In light of the recent news of the indefinite suspension of Dallas Cowboys Defensive End Randy Gregory, the Cowboys are now sitting with another need along their defense to go with safety and defensive tackle. While we are talking about the "what's next" part of the Randy Gregory suspension, we still feel for the player and wish him the best and hope he's able to make it back.
At this point in Gregory's career, any snaps or production can't be counted on. So, as we approach the start of free agency on March 13th and the NFL Draft at the end of April, we have to look forward into the roster building aspect of the offseason with defensive end in mind.
There are some really good edge rushers in this years crop of free agents and the Dallas Cowboys should be able to bring in some reinforcements. There are a few players that are going to be able to demand some big time money this offseason and there are some interesting buy-low options as well for the Cowboys.
As I perused the market for free agent edge rushers, I kept in mind that this team doesn't like to pay age. Therefore, I kept my search to players who are going to be 25 or 26 and looking at their second contract in the NFL. These players would next hit free agency at age 30 or 31. These type of players are the norm for the Dallas Cowboys.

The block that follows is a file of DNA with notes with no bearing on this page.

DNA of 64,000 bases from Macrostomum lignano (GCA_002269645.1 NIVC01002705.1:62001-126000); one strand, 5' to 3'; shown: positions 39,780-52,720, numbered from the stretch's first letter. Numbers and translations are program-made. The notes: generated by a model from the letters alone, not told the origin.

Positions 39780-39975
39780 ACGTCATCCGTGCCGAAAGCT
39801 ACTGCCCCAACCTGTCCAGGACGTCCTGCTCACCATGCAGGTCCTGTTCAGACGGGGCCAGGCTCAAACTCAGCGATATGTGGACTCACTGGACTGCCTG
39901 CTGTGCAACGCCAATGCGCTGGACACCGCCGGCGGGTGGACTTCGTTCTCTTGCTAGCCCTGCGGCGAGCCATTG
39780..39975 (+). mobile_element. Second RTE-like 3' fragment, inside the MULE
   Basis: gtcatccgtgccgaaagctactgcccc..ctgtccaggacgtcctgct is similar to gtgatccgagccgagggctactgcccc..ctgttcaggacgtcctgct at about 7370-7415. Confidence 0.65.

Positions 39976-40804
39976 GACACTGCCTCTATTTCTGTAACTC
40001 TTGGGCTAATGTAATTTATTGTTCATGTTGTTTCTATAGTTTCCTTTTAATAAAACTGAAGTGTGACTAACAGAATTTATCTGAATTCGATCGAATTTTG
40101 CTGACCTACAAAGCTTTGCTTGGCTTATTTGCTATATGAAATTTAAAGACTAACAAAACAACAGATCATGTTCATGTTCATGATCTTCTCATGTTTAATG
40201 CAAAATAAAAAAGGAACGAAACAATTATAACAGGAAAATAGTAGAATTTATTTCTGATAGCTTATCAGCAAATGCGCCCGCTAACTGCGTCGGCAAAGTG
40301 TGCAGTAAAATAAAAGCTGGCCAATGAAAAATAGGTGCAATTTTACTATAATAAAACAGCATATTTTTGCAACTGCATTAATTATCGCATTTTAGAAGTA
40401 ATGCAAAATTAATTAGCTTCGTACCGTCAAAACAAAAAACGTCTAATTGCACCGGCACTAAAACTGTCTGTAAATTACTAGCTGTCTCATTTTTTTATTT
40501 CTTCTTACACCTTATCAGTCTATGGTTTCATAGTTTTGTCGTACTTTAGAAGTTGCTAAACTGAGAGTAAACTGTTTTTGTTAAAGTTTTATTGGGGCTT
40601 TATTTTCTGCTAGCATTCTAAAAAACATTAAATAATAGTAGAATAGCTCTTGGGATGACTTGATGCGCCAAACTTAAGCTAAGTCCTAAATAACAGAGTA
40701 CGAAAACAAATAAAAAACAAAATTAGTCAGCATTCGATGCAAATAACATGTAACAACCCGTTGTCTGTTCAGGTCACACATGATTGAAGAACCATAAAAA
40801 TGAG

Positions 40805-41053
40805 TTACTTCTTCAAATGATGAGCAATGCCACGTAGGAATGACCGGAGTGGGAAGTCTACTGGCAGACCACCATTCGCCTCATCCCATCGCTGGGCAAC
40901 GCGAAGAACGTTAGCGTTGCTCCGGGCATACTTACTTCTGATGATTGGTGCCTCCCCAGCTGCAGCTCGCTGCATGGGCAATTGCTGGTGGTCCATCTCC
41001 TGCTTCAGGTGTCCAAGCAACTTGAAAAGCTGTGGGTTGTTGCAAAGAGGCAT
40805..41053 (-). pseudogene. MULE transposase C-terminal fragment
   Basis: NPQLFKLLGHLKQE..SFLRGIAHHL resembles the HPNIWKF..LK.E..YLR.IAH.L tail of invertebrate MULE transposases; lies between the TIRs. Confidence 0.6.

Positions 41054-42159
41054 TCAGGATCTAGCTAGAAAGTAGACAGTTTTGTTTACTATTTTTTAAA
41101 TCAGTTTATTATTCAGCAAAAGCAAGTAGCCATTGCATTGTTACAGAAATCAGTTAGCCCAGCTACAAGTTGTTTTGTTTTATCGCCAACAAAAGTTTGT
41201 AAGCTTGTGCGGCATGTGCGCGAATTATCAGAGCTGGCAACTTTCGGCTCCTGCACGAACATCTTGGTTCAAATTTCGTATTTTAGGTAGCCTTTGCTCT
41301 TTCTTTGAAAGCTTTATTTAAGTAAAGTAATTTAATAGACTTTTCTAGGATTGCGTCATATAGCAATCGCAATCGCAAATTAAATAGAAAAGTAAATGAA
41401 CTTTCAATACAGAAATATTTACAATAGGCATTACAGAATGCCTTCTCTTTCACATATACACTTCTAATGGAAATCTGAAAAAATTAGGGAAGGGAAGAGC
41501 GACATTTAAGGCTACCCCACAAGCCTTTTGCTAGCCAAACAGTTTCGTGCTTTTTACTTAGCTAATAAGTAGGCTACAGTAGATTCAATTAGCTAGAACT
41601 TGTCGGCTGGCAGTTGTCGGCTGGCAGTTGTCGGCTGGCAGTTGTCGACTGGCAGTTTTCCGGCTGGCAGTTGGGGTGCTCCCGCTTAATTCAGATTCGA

High-Priced Edge Rushers
These high-priced guys are unlikely based on what we know about the Dallas Cowboys free agency spending habits over the last several years, but we're going to talk about them anyway, because you never know what might happen with Jerry Jones.
Frank Clark, Seattle Seahawks
If you watched the two games the Dallas Cowboys played against the Seattle Seahawks in 2018, you noticed Frank Clark. In fact, for several years now, Clark has given the Dallas Cowboys fits as an edge rusher.